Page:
A Cybersecurity Post-Mortem for 2018

February 28, 2019 - Marc Chenn

In 2018 we saw dozens of unfortunate enterprise cybersecurity incidents resulting in loss of data, privacy, money, and trust for the individuals and businesses involved. Many of these incidents could have been avoided. This blog post is a high-level post-mortem analysis on the current state of cybersecurity.

2018 – Not a great year for cybersecurity

In June we saw credit card skimming malware leverage Ticketmaster’s website to steal payment card data from at least 40,000 customers, and another piece of malware steal data from 10 million Dixons Retail accounts in the UK.Fitness tracking apps also took a hit in 2018. Vulnerabilities in the mobile apps for MyFitnessPal and Polar Flow were exploited and millions of users’ location data was appropriated.And we had the massive leak of 340 million records from Exactis including details from just about every person and business. Throughout the year we saw how Facebook took a series of hits, beginning with issues involving Cambridge Analytica and continuing with various customer data privacy violations by various third-party applications.

Probably getting worse before it gets better

Regardless of industry every modern enterprise has at least one thing in common. They all run substantial elements of their business on digital infrastructure that includes software, applications, and code.Most businesses have a software factory, or software supply chain, comprised of software developers, DevOps teams, and IT operations teams whose job it is to bring digital innovation to market quickly and securely. Our digital reality today is very different from the bricks and mortar of the past, and most businesses are doing their best to figure out how to secure it all as they go.Understandably there have been some bumps in the road to digital transformation. There literally are not enough humans in the world to manage and secure all the digital business infrastructure currently in production.According to Cybersecurity Ventures and CSO Magazine there are an “estimated 350,000 open cybersecurity positions in the US” today. But the shortage will get worse. According to the same report, businesses will face “a predicted global shortfall of 3.5 million cybersecurity jobs by 2021.”What’s more, according to a report published by Gartner, IBM, and Sonatype, the average number of days before a known and reported vulnerability is exploited has been substantially compressed from a manageable 45 days in 2006, to just three short days in 2017.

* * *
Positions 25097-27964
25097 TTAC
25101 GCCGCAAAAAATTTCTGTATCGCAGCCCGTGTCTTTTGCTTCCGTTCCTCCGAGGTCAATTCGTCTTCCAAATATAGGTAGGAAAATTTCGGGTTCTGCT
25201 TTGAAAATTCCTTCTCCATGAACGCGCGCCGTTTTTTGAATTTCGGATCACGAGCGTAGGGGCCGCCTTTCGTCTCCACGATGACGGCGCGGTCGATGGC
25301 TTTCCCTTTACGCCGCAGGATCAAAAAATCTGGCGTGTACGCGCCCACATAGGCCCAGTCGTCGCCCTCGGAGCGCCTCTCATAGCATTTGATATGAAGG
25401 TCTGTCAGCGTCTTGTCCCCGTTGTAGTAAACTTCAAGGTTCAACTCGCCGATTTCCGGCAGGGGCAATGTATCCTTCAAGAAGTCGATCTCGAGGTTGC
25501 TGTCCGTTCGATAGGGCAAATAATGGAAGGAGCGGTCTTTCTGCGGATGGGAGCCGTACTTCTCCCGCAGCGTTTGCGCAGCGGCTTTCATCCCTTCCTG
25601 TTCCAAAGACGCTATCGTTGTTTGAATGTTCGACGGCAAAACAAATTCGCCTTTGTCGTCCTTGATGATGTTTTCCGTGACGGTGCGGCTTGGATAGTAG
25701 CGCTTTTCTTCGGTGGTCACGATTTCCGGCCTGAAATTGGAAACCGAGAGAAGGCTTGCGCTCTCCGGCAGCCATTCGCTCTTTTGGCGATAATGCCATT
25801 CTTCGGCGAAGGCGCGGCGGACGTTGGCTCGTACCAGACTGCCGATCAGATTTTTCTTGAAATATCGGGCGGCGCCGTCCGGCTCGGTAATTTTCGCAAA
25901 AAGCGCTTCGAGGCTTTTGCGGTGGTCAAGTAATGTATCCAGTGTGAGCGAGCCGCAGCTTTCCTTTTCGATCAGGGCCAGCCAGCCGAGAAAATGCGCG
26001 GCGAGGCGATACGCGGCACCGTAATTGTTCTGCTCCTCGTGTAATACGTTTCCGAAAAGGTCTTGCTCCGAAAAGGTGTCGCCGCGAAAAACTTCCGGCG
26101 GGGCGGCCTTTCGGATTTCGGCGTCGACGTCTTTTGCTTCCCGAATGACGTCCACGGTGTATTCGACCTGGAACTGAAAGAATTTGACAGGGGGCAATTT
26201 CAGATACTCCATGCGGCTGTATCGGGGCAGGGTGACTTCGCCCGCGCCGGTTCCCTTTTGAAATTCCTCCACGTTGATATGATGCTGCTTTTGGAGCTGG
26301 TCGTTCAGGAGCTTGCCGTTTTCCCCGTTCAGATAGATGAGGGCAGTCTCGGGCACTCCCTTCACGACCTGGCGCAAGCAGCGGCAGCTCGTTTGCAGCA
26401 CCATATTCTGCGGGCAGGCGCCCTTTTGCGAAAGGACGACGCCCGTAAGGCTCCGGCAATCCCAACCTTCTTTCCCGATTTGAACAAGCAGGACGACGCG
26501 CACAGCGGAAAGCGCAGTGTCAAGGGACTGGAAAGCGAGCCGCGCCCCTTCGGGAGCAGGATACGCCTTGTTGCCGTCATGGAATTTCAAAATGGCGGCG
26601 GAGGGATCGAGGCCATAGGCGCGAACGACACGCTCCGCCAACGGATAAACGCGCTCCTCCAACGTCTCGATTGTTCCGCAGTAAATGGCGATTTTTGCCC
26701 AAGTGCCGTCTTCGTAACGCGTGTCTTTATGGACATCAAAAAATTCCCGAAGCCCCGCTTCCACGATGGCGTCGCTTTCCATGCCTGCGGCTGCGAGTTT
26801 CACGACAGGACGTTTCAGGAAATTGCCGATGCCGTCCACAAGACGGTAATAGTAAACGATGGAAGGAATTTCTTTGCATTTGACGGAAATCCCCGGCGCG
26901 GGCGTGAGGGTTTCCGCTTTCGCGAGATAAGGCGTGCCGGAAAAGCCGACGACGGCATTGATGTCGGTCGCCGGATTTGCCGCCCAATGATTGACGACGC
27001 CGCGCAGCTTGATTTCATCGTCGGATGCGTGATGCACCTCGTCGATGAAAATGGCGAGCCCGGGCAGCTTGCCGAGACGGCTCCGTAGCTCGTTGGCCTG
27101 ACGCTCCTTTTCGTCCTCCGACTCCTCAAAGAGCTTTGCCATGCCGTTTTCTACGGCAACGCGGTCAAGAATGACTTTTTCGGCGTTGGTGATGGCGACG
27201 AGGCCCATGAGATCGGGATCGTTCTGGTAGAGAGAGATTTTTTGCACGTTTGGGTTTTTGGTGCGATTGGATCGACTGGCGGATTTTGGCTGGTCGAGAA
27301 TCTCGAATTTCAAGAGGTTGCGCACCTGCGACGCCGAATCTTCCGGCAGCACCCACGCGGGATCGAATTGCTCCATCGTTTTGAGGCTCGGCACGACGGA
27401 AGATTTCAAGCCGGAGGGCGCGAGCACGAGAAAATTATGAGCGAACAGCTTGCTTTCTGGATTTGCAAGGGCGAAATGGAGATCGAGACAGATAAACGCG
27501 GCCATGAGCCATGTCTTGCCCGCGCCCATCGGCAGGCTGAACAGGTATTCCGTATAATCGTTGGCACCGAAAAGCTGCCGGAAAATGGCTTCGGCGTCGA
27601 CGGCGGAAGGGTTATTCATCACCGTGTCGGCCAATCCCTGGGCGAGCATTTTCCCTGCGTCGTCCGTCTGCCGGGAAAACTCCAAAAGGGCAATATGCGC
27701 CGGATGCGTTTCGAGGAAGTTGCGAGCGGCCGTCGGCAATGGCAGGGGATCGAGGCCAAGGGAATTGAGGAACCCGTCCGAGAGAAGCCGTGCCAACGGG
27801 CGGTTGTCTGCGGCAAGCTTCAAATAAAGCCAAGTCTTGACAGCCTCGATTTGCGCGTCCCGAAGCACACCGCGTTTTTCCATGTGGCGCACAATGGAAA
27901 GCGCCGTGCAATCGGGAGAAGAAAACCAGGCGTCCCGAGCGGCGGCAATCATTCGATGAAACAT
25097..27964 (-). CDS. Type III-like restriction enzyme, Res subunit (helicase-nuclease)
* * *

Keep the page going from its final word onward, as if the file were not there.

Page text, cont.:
The Sonatype 2018 State of the Software Supply Chain Report states, “A series of high profile and devastating cyber attacks last year demonstrated that adversaries have the intent and ability to exploit enterprise cybersecurity vulnerabilities in the software supply chain. Never was that so apparent than in the massive breach at Equifax. One detail that did not receive sufficient attention was the three days between the Apache Struts vulnerability being announced (March 7) and the initial breach at Equifax (March 10).”

Watch this Salt Air episode by SaltStack technical founder, Tom Hatch, on the rapidly shrinking security window and what this means for enterprise cybersecurity SecOps teams. In essence, there are not enough skilled humans to protect digital business. This combined with a shrinking threat window should raise alarms SecOps teams to protect business from bad actors in global enterprise cybersecurity.

There’s hope…most security breaches are preventable

Digital business demands a better approach to application and infrastructure security. The solution starts with a realization that most security breaches are preventable with proper day-one infrastructure configuration and deployment. Combined with ongoing system hardening and rapid, automated response to emerging threats at scale, cybersecurity functions have a fighting chance to protect our data and our customer’s trust.

A sustainable solution to this SecOps challenge must leverage the benefit of automated configuration and policy compliance to more effectively protect our digital world. In my next post I’ll dive into how SaltStack SecOps can be part of the solution and I’ll outline five steps digital businesses can take today to proactively and reactively protect against a volatile threat landscape.

To learn more about SaltStack SecOps: